9:45 PM—house but not a home, NJ
I HATE THE SMELL OF CIGARS. Therefore, I hate the smell of my dad. In all reality, I just hate my dad.
Hesitant, I stand outside of our door, staring at the little, rusty, golden plaque of the number twenty-four. Even outside in the hall I can smell the distinct smoke floating from under the crack-of-the-door.
The sound of shouting and drunken laughter echoes down the long hall, and even a baby puts its two-cents in by screaming at the top-of-its-lungs. Listening to the pathetic thing complain makes me feel a little less shitty about the place I'm about to walk into.
Holding my breath, I extend my hand and grip onto the knob. I turn it as slowly as humanly possible in hopes of dodging seeing him. Once the gap is large enough, I stick my head in, looking around the room.
Men, with hands large enough to crush my skull, cover every inch of the room. I cram myself through the door, leaning as close against the back of it and waiting for the knob to click.
Despite the loud, animal-like banter, that small click gets the entire room's attention. Their heads all snap in my direction and before I can make out the faces of any of them, they're splitting like the Red Sea to make a path leading all the way to my dad.
I'm happy to see that his frown hasn't gotten larger since I left this morning. In fact, there's a glint of something slightly more light hearted. Though, I'm sure the only thing that has to do with that is the large bottle of scotch gripped tightly in his hand.
His eighteenth cigar of the day hangs loosely from his lips, piling into the air and polluting three-fourths of Jersey.
We stare at one another for what feels like an eternity, everyone here to watch the battle of two egos. I don't have to see their faces to know that they're saying I'll be dead before I turn twenty—if not by them, then by my father.
I watch as he takes the cigar out of his mouth with his free hand.
"Let's see it, son," he croaks, a tall, slender woman slinking in by his side.
I look around at everyone while everyone looks at me. Then I look back at my father, the woman's hands tracing along the scar on his jaw.
After steadying my breathing, trying my best not to look scared, I pull down the corner of my shirt. His eyes don't move. He just takes a sip from the bottle of strong alcohol and passes it off to the woman, her long, fake nails wrapping around the piece of glass.
"All of it," he commands impatiently, the veins in his neck becoming more prominent.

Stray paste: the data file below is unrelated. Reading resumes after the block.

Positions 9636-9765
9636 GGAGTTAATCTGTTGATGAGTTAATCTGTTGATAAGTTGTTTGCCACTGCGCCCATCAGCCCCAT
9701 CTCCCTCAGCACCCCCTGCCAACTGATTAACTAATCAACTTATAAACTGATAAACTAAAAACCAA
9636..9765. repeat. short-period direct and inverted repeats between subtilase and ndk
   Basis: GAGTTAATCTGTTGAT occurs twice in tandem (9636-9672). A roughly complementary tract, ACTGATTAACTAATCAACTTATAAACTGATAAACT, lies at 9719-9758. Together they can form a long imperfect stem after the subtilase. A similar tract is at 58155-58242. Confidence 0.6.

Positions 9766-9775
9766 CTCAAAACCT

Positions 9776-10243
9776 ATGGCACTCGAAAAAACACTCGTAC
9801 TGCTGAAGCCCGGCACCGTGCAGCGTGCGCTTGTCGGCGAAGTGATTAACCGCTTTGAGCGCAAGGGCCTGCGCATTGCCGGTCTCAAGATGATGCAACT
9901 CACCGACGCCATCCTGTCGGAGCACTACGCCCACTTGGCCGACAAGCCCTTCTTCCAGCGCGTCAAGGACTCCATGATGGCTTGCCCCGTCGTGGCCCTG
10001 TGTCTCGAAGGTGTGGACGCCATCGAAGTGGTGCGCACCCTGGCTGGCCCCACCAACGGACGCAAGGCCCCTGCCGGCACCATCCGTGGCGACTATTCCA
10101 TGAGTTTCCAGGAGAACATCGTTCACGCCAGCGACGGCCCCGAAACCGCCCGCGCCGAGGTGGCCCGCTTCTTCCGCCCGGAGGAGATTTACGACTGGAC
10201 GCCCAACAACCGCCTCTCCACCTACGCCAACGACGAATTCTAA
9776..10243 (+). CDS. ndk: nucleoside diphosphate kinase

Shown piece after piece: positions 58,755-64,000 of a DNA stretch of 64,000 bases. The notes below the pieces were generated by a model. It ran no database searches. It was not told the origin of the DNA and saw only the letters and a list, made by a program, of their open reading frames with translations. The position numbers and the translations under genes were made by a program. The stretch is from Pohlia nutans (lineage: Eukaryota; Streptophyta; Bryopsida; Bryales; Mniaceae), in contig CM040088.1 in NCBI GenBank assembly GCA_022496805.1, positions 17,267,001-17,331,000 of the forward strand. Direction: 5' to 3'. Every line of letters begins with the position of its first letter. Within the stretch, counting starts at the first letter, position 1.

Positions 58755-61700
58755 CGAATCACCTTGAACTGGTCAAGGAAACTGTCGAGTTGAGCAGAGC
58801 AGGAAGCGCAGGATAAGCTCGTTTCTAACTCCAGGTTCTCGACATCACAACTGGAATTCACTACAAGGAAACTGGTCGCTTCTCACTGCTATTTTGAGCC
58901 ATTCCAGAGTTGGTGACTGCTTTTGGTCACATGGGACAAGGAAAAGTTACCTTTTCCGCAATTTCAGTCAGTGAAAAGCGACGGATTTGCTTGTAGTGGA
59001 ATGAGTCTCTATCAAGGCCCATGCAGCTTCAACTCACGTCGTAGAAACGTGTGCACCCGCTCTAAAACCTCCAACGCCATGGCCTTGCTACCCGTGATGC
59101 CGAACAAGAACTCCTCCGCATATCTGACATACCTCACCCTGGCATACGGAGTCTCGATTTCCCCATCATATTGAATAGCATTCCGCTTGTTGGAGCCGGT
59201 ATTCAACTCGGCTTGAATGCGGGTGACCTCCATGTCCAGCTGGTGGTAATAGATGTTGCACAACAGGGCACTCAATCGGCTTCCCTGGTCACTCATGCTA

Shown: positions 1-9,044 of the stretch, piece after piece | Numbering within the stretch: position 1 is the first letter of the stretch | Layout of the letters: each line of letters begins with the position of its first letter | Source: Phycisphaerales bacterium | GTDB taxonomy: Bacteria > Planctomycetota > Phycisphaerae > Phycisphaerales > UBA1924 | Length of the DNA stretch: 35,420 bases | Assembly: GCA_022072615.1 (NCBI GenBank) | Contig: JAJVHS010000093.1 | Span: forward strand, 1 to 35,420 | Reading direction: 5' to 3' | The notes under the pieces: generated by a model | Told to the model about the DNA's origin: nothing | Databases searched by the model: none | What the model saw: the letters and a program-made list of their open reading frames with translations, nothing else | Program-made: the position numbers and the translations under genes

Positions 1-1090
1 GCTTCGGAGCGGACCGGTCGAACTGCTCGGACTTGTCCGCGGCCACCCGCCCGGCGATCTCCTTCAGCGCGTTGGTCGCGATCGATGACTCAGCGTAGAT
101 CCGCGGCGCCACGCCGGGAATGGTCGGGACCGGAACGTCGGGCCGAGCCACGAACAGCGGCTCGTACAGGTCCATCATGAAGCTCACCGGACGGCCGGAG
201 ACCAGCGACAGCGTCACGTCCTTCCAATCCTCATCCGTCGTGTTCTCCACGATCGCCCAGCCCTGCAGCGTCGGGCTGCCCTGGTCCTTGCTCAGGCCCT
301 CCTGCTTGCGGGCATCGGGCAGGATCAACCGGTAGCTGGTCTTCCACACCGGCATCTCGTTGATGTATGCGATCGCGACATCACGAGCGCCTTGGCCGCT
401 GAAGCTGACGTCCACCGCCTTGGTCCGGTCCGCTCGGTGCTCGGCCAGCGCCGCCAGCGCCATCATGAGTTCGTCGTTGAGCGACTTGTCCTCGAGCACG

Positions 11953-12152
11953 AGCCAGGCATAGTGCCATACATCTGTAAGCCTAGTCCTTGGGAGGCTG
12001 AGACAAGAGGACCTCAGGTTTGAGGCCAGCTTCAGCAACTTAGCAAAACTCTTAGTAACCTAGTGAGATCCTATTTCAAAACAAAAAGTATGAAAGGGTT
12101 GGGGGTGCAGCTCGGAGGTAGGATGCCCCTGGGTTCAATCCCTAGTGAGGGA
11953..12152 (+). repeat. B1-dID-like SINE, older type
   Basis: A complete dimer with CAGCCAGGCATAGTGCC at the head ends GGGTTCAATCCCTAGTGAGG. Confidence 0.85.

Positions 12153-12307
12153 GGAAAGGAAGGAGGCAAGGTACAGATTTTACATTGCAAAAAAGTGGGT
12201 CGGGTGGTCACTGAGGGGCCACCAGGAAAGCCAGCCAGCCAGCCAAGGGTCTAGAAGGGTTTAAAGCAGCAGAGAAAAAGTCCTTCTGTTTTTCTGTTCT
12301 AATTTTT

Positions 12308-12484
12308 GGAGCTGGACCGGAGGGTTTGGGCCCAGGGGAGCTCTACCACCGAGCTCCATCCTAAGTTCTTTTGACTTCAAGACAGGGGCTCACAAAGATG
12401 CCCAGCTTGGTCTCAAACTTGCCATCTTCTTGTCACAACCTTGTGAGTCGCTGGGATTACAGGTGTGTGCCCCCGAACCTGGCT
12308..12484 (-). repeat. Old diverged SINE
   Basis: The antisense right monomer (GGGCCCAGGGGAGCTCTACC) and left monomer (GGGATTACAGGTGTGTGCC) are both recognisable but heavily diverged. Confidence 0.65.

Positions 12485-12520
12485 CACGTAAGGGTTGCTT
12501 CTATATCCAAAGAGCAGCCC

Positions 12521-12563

I'm about to make a stupid remark when some guy next to me starts chanting 'show us the ink,' over-and-over-again. Soon, half the room is chanting along, pressuring me until I finally peel off my shirt, showing them the thing that brands me.
They all cheer and roar, some hit me on the back as though I've achieved greatness. Some guy hands me a shot, watching me with a steady eye until I drink it. I feel the liquid burn the whole way down my throat before landing in the pit of my stomach, along with the majority of my pride.
My father holds up a hand and the group goes quiet instantly, fully aware of how much more power he has than they do.
"Didn't think you had the balls, son," he states, earning a few laughs from the crowd that cheered for me just seconds before.
"I'm proud of you."
After the silence that comes becomes unbearable, the group starts to fill in the space that connects me and my father. I don't even think before squeezing myself past the sweaty men and locking myself in the bathroom.
I cover my nose with my arm almost immediately, locating the smell of alcohol-caused vomit covering the shower floor. Quickly, I turn the shower on, trying not to watch the chunks go down the drain.
Once I'm finished, I shut off the water and let my back slide down the shower door until I'm sitting on the floor. I cover my head with my hands, something I keep doing today.
"First day being a monster," I say to myself, feeling halfway insane. "How's it feel, Teo?"
I throw my hands down on the ground beside me, hitting it as hard as I can to release whatever small amount of anger I can. When that doesn't help, I get back to my feet and walk over to the sink. My hand shakes as I turn on the cold faucet, splashing the cool liquid on my face. I turn it back off, letting the water drip from my skin, and look up at the dirty mirror in front of me.
For the first time, I see the ugly lines etched-out on my skin. It covers half of my shoulder and the rest is spread out over some of my chest. The men out in that room look at the black ink and see their power. But, as I'm looking at it, I see its power over me.
"He's proud of you," I say, feeling pathetic about the effect the small amount of alcohol has on me. "He's proud of you," I continue to banter, pressing my finger on the mirror where the tattoo is.
Getting tired of seeing myself, I walk over to the bathroom door and swing it open. I lean in the doorway and look across the hall at my room. A box sits on the foot-of-my-bed, calling me over.
Slowly, I approach the box. Once I'm close enough, I look down at the marble lid and the symbol carved onto it. It's the same as my tattoo and I'm starting to feel like I can't get away from the thing. I pull on the silver latch and open it, looking down at what's inside.
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The Record Shop Thief Wears a Jean JacketGeneral Fiction
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